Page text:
The 4306 come gapped at 1.3mm from my understanding and are stock heat range (5), is that what you are running just re-gapped? What boost pressure and gap are you running? I would run what Bill told you, just can not figure out why it would be a stock heat range plug on a forced induction 2.4L that has a larger gap than stock, but I am sure he has his reasons.

All of us here are really looking forward to the SSITS this year, we were not able to make it up there last year since it conflicted with another event, but it will be really nice to put some names and faces together this year and see all the rides, sounds like it is going to be really big this year!
 

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The 4306 come gapped at 1.3mm from my understanding and are stock heat range (5), is that what you are running just re-gapped? What boost pressure and gap are you running? I would run what Bill told you, just can not figure out why it would be a stock heat range plug on a forced induction 2.4L that has a larger gap than stock, but I am sure he has his reasons.

All of us here are really looking forward to the SSITS this year, we were not able to make it up there last year since it conflicted with another event, but it will be really nice to put some names and faces together this year and see all the rides, sounds like it is going to be really big this year!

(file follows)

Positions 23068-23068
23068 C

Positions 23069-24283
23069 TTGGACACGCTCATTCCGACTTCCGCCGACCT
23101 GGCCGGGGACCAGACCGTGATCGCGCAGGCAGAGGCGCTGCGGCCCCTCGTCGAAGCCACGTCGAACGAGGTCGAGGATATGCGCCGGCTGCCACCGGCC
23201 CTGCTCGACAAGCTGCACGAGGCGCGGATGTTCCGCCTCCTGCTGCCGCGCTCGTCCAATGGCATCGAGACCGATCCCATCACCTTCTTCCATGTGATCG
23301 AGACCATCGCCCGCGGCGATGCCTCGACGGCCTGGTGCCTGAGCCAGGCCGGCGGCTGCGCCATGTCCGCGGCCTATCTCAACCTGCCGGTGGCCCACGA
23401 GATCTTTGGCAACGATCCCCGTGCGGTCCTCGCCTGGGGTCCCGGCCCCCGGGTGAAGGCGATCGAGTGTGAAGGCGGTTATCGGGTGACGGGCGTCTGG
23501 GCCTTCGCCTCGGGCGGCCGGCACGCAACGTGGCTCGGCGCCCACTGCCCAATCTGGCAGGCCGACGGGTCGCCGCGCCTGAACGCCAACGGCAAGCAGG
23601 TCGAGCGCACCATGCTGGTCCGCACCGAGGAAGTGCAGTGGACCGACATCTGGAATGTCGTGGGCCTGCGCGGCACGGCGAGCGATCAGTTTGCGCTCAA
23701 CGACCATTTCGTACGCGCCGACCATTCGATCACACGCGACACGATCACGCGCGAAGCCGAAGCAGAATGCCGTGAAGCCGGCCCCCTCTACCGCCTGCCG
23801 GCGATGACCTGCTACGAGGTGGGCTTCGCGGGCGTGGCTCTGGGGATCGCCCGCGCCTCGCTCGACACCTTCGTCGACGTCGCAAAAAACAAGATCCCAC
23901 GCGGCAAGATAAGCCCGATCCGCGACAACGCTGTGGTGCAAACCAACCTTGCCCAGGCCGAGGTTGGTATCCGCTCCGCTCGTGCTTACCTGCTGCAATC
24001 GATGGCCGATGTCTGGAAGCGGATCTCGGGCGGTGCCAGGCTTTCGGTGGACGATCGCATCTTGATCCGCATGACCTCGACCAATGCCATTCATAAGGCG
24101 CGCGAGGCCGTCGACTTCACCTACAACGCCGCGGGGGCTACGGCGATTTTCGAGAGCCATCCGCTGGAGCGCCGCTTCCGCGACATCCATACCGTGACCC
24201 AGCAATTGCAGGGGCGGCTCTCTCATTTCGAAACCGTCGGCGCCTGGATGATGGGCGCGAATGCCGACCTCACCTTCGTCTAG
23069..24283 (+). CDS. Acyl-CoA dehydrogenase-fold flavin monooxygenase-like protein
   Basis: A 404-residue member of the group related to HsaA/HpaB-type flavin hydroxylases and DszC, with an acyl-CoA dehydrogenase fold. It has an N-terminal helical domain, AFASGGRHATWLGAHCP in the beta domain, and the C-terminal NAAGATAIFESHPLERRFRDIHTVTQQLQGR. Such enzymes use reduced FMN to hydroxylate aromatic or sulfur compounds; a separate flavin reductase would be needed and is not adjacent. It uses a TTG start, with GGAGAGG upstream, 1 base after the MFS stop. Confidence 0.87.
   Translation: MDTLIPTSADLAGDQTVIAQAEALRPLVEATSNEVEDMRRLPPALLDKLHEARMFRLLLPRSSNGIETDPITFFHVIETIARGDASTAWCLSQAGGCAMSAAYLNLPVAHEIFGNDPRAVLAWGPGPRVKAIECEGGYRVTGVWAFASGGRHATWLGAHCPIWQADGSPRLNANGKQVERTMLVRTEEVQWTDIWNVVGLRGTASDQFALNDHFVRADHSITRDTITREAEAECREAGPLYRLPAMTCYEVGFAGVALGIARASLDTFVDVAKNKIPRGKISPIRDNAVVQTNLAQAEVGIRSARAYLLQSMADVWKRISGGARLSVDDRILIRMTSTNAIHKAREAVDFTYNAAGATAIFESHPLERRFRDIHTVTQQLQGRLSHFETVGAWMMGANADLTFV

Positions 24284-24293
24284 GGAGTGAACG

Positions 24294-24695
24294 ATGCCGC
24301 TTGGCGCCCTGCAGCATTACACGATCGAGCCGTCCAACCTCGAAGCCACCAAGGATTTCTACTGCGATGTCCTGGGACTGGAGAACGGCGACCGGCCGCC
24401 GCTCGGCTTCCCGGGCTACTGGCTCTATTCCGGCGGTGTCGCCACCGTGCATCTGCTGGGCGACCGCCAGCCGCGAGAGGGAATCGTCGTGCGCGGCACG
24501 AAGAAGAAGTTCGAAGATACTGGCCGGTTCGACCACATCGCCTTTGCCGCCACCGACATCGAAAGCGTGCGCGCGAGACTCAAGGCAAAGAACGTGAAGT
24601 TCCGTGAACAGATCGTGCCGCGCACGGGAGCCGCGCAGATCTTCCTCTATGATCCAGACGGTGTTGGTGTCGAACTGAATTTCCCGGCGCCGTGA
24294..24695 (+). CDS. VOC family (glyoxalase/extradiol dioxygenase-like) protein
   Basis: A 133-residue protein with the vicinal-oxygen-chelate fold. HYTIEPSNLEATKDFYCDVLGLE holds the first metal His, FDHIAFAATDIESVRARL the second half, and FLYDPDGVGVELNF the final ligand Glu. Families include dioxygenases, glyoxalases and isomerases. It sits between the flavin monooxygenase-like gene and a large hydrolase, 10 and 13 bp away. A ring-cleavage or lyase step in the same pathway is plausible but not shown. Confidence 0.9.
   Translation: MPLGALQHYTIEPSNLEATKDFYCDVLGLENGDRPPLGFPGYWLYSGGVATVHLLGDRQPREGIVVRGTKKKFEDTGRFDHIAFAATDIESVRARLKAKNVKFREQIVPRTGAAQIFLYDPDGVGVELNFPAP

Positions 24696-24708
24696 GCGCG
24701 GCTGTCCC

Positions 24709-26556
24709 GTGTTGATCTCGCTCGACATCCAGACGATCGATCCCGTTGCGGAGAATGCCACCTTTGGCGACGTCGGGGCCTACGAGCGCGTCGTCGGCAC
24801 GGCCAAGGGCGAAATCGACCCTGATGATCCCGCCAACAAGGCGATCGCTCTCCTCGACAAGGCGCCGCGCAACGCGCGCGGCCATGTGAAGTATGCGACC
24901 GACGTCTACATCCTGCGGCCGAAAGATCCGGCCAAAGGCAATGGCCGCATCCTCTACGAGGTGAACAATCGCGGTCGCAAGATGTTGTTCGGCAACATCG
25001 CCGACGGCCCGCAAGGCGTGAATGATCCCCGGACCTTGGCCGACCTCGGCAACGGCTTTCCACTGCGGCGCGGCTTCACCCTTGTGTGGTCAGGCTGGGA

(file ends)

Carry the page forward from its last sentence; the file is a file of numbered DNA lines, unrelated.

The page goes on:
It is at least gapped at 1.1 out of the box (.043) if not larger, and he wants to get away from the iridium plugs and use the 4306. I guess he has more faith in the copper plugs in this engine. That's what I've been using for over 15K miles, but after doing my research, will be making a change. I've gone down a tad in boost to 7 PSI from 8.5 and really don't see any difference until speeds over 80 or so when you can get full use of the extra power. To me it's a small trade off to have a little extra margin of safety and a little less chance of being accepted into the Kenny_H club of super speeders.
 

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Discussion Starter · #9 ·